Cleveland Approves Waterfront Plan

By Steven Litt

Despite extreme turmoil at the Cleveland-Cuyahoga County Port Authority, the beleaguered agency is doing at least one thing right.

The port’s real estate director, Eric Johnson, has led the formulation of a strong new plan to transform 100 acres of downtown waterfront from industrial shipping to an urban neighborhood with parks, offices and a continuous public promenade.

The plan, approved Friday by the Cleveland City Planning Commission (with important caveats), gives new focus to the city’s quest to make better use of a downtown lakefront dominated by the shipping industry and severed from the business core by railroads.

Scores of details need further elaboration in coming months, including a detailed cost-benefit analysis of the plan’s first phase. That calls for more than 700,000 square feet of office, retail, residential and hotel space northeast of Cleveland Browns Stadium at Dock 32.

But there should be no doubt that the vision has an underlying validity, because it builds on the city’s 2004 lakefront plan, which articulated a desire to make the shoreline more accessible, welcoming and lively.

The principal designer for the new proposal is New York architect Stanton Eckstut, who played a key role in the widely acclaimed design for Battery Park City in New York, which transformed 90 acres of landfill into a lively urban neighborhood.

But the Cleveland plan is no Battery Park City redux. It’s a Cleveland-specific vision.

Among other things, it calls for a diagonal pattern of streets and blocks to provide shelter from stormy lakefront winds.

It specifies that 50 percent of the 100 acres of downtown port land should be devoted to streets, sidewalks and parks. The ratio would ensure a lakefront that would feel welcoming, not at all like a private enclave.

And the design calls for a continuous public promenade at the water’s edge, a framework of public space that would create significant value for every development parcel that touches it.

Meanwhile, the theory goes, a new industrial port will be built on another site, perhaps on landfill north of East 55th Street.

The big confusion at the planning commission Friday was whether it made sense to allow the port to move ahead on the downtown vision before resolving the question of a new location for maritime activities.

The port’s former director, Adam Wasserman, resigned recently amid controversy over the viability of the move to East 55th Street. The port has also lost or laid off six more senior managers, slashing a bloated payroll.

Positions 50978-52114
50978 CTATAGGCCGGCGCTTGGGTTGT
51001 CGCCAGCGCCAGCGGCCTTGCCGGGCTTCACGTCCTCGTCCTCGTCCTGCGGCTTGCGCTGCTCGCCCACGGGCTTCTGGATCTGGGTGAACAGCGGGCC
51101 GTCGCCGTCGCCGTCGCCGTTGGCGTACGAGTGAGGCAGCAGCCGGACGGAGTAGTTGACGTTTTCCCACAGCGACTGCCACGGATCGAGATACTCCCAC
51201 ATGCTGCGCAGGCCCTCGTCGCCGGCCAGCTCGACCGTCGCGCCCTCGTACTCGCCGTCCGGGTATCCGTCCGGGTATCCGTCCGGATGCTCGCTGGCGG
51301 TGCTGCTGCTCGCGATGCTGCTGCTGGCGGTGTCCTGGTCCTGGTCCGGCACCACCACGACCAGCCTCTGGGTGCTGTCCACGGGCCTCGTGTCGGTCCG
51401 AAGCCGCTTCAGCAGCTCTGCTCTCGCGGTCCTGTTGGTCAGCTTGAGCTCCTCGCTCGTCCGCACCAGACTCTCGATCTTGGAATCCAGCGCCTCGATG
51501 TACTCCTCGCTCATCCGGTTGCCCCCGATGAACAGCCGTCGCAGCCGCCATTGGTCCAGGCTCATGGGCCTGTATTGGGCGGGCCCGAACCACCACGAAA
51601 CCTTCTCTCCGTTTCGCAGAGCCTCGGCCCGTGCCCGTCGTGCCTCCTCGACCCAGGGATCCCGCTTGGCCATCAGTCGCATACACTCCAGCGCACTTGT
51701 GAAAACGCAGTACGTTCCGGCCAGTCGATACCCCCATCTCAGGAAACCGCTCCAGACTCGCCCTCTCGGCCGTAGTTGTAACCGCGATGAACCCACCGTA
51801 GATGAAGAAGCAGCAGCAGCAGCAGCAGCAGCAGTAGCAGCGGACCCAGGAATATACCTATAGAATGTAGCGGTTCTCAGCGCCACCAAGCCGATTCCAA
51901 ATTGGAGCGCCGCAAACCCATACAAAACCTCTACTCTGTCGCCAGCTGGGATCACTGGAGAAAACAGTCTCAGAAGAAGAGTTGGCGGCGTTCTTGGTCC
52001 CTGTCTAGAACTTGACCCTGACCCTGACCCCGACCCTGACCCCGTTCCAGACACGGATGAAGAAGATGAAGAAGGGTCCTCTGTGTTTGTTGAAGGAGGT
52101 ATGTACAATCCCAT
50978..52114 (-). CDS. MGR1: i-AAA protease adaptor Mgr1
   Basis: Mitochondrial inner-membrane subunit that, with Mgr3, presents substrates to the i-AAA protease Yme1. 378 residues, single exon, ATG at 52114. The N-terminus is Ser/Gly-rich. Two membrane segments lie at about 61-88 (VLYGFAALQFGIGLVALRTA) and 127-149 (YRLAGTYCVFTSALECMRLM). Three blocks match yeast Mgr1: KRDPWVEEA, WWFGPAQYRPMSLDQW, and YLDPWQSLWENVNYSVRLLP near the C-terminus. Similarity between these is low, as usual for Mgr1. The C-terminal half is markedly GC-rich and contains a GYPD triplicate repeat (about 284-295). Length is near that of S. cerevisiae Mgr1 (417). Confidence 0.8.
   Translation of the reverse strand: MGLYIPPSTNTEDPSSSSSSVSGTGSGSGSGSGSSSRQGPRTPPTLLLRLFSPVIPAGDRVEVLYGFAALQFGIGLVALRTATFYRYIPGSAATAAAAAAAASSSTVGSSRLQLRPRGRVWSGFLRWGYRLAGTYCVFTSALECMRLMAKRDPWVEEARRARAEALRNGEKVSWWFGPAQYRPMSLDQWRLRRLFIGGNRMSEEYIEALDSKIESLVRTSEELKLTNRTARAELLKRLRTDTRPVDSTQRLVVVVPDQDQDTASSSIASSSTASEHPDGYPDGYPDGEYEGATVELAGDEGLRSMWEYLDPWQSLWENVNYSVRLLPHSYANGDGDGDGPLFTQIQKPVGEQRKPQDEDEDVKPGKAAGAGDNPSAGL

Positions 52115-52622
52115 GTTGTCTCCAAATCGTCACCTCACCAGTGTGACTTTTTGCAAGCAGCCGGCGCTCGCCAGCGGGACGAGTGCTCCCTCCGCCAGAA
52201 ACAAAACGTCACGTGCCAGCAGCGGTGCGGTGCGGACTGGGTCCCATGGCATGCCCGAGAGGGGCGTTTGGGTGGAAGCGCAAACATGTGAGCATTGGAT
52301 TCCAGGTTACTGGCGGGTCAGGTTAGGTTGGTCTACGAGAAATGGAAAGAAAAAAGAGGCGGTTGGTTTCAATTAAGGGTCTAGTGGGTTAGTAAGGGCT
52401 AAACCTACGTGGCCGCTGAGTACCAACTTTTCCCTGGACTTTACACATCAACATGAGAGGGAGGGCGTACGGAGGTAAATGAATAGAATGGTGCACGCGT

Nevertheless, the City Planning Commission’s 5-2 vote to allow the port to go ahead on the downtown portion of its plan made sense. Johnson and Eckstut’s work has been excellent so far and deserves to be continued quickly, rather than held up until the port’s other issues are settled.

Johnson argued sensibly that he couldn’t hire consultants to proceed with the next phases of the plan without at least a partial signal of approval from the city.

Industrial shipping, meanwhile, will continue downtown while the rest of the port’s vision is developed. Redevelopment would be phased in over 20 years.

Skeptics believe the real purpose of the plan is to wipe out industrial shipping in Cleveland, and that any accommodation to new land uses at the water’s edge is a threat. They include John D. Baker of the International Longshoremen’s Association, who spoke against the plan Friday.

Here’s where the planning commission’s caveats come in.

At the suggestion of member David Bowen, who moved for approval of the plan, the commission will require the port to report monthly on its progress. Commissioners want to know how the port will simultaneously redevelop the downtown lakefront and carry on industrial shipping, as well as clarify the potential move to East 55th Street. They’re also interested in strategies for greater connection between downtown and the lakefront.

These meetings could add to public oversight of an agency that has had a poor reputation for transparency, and create a level of comfort with the port’s vision.

The planning commission also wants the port to provide greater detail on such issues as creating a more seamless connection between downtown and the lakefront.

Bridging or capping the lakefront railroads wouldn’t be easy, quick or cheap. But if Johnson and Eckstut can clarify the challenges, it will be another big plus for a city that has refused to give up the dream of creating a more intimate connection to the lake.

The debate over the lakefront could be viewed as a battle between the old Cleveland and the new Cleveland, the industrial city of the past and the post-industrial city of the future.

It shouldn’t have to be that way. The port’s evolving plans should show how Cleveland can have it all.

Cleveland.com, December 5, 2009